When you spend time with an addict, you can't be sure if the night will go well or go horribly off the rails. You can't be sure if you will be showered with love or pounded with insults. You might get pushed to the ground. You might laugh so hard you almost wet your pants. You might wonder how things got so out of control. You might wonder what you can do to fix it all. (Nothing. You can do nothing to fix it.)

Seriously, I hate this bitch for going around making the lives of those who love her harder than they have to be.

I sincerely believe she is incapable of getting her act together. She will never sober up. Rehab will never work for her. Screw this selfish little twit, I think.

So here's where it gets complicated.

In my lifetime, I have loved an addict. And I get incredibly frustrated when people say cruel things.

"The people around the addict should have done more. I would have done more." (No, you wouldn't have. If you have the secret for getting addicts to clean up, you could bottle it, sell it, and make billions of dollars.)
"The addict is just a piece of shit. Cut him/her out of your life. It's not that hard." (Yes, it is that hard. Have you ever loved someone?)
"The addict got what was coming to him/her. The addict was asking for trouble. The addict should just stop. It's not hard." (Please shut up.)

All of these statements come from a lack of experience with living with an addict.

And do you see that paradox of the things people say? You should do more, but you should kick that person out of your life. You should do more while you care less.

Good luck with all that.

The addict is not a piece of shit or a scumbag or beneath you. (Go ahead and thank your lucky stars right now that you aren't one.) He/she has a problem. A real, huge, awful, life-defining problem.

Lindsay Lohan has a real, huge, awful, life-defining problem.

I wish she could sober up and have a nice life in which she is home by midnight wearing pajamas and fuzzy socks, in which she wakes up the next morning feeling good and hopeful about life.

I doubt very much that she ever wakes up feeling good and hopeful. I think she wakes up with a bottomless pit of need that she attempts to fill with pills and booze and whatever else might make her feel better for a moment or a day.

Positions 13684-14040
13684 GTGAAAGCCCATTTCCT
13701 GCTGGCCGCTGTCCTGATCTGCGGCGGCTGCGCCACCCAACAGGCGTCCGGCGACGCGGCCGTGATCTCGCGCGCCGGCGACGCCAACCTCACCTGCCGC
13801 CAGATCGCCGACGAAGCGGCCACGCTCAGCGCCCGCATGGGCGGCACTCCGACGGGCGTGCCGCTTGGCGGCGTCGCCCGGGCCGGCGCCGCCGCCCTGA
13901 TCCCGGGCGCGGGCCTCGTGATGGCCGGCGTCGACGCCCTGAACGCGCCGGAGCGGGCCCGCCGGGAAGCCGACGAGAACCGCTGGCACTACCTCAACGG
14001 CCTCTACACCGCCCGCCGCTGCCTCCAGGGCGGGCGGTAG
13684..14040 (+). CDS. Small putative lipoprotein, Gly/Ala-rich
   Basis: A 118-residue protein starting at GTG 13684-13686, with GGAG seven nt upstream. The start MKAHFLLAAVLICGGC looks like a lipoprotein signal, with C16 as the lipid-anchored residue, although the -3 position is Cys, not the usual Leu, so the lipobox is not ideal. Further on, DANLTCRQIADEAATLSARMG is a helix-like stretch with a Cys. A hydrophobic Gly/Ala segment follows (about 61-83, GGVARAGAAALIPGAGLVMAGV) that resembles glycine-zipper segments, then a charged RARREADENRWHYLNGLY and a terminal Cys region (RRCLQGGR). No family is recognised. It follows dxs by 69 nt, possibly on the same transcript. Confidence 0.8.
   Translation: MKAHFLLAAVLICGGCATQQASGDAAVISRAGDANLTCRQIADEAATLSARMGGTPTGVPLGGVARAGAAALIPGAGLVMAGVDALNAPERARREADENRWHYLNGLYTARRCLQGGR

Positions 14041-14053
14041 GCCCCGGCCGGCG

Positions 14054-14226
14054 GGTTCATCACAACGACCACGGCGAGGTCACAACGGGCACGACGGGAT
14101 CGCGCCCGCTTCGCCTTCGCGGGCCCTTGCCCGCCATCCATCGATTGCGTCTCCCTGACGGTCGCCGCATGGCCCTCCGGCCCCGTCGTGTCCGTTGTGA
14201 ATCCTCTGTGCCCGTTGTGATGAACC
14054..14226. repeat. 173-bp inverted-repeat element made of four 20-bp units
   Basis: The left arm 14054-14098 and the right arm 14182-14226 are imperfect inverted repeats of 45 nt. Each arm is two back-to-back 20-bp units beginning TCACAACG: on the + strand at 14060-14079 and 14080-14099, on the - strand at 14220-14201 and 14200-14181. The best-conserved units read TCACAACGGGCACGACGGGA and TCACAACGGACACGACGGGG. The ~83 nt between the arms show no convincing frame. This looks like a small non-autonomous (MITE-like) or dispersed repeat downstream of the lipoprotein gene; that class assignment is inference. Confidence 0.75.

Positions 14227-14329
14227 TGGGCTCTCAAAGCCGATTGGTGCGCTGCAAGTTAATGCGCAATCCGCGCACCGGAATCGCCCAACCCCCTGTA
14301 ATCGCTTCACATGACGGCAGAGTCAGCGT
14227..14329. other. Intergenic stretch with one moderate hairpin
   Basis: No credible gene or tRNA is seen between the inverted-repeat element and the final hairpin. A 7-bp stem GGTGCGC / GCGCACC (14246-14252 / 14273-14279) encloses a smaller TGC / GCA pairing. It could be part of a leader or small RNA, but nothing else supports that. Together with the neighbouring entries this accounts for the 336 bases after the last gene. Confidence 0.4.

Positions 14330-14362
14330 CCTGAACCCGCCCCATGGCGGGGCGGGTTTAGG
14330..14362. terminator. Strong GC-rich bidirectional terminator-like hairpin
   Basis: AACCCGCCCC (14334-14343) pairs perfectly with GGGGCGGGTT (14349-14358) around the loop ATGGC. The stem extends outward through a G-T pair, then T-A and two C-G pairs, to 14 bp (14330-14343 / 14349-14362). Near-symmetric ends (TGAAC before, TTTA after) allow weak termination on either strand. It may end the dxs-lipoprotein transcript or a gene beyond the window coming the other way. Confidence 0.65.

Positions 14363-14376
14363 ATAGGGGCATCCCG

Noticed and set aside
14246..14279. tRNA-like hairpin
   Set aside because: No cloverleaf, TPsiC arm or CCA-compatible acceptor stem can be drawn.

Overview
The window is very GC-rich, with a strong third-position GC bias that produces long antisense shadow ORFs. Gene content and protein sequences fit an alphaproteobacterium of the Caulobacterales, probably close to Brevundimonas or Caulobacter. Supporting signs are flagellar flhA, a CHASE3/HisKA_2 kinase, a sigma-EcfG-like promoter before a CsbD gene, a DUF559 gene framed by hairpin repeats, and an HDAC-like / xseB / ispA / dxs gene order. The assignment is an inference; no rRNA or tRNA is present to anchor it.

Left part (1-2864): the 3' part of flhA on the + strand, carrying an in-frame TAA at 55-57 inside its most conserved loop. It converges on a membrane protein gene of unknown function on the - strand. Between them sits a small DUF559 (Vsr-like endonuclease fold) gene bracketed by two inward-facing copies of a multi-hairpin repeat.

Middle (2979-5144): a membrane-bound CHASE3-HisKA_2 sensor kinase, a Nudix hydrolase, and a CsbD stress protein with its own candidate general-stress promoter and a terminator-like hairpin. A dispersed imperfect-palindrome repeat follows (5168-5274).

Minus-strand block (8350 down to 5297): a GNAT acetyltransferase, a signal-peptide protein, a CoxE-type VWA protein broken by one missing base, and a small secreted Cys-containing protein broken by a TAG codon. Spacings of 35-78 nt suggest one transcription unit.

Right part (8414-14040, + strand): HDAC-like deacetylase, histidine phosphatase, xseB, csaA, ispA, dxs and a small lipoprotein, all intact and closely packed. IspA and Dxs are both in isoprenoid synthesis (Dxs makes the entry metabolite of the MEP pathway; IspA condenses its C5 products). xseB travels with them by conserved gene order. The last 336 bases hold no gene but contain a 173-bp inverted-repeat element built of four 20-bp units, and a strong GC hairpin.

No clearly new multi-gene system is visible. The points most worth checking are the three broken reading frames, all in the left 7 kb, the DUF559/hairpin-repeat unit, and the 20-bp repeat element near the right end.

I find myself wishing that someone would reach out a hand to Lindsay Lohan and help guide her back to a safe and healthy life.

Then I realize I am doing the same thing I did for years and years. I thought I could be that hand. I thought I could figure out the magical thing that would guide someone back to a safe and healthy life. That was a lie I told myself. In fact, I still tell myself that lie sometimes. It always comes to me in the dark, after midnight.

See, I told you. After midnight is a wasteland full of pits of quicksand. After midnight is the fire swamp from The Princess Bride. Watch out for the ROUSes.

Even though I can't stand this ridiculous woman, I remember what it was like to love someone like that. I would hate it if people placed bets on when he would die. (Check the comment section of any story about Lindsay Lohan today and you will find those types of wagers.)

It would break my heart if people said bad things about him or hated him for it...even though sometimes I hate him for it.

Part of me wants to see Lindsay Lohan crash and burn. Part of me wants to revel in the Schadenfreude. Here's your seat assignment on the Celebrity Death Plane, Ms. Lohan.

But I already know exactly what it's like to watch someone crash and burn.

It's not pretty. It's not entertaining. It's not anything anyone was asking for. It's not anything anyone deserves.

It's only human wreckage.

Do you want a front row seat for that? Trust me, you don't.

It's past your curfew. Go home.

Related posts:
Making Peace with Hemingway

An Enormous Green Rape Monster

Wednesday, November 28, 2012

Zombie Treehouse Wishes and George Clooney Dreams